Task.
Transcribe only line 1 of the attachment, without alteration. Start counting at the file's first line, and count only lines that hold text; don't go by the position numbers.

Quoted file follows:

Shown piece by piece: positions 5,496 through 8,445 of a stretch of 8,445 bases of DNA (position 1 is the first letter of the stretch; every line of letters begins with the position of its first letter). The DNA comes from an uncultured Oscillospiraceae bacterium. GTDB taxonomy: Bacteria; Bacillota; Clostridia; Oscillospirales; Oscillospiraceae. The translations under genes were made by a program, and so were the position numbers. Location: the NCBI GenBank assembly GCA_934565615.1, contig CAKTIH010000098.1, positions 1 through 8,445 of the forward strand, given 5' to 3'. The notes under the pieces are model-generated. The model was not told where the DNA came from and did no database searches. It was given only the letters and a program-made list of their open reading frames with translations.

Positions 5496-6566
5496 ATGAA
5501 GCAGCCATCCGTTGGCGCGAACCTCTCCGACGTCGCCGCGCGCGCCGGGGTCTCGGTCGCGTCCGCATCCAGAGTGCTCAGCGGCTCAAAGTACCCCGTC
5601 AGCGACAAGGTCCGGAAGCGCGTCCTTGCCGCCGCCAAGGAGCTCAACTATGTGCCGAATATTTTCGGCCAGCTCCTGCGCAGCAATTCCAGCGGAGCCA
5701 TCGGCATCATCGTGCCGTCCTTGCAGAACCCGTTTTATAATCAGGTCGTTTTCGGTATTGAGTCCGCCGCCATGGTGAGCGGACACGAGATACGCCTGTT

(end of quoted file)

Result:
Shown piece by piece: positions 5,496 through 8,445 of a stretch of 8,445 bases of DNA (position 1 is the first letter of the stretch; every line of letters begins with the position of its first letter). The DNA comes from an uncultured Oscillospiraceae bacterium. GTDB taxonomy: Bacteria; Bacillota; Clostridia; Oscillospirales; Oscillospiraceae. The translations under genes were made by a program, and so were the position numbers. Location: the NCBI GenBank assembly GCA_934565615.1, contig CAKTIH010000098.1, positions 1 through 8,445 of the forward strand, given 5' to 3'. The notes under the pieces are model-generated. The model was not told where the DNA came from and did no database searches. It was given only the letters and a program-made list of their open reading frames with translations.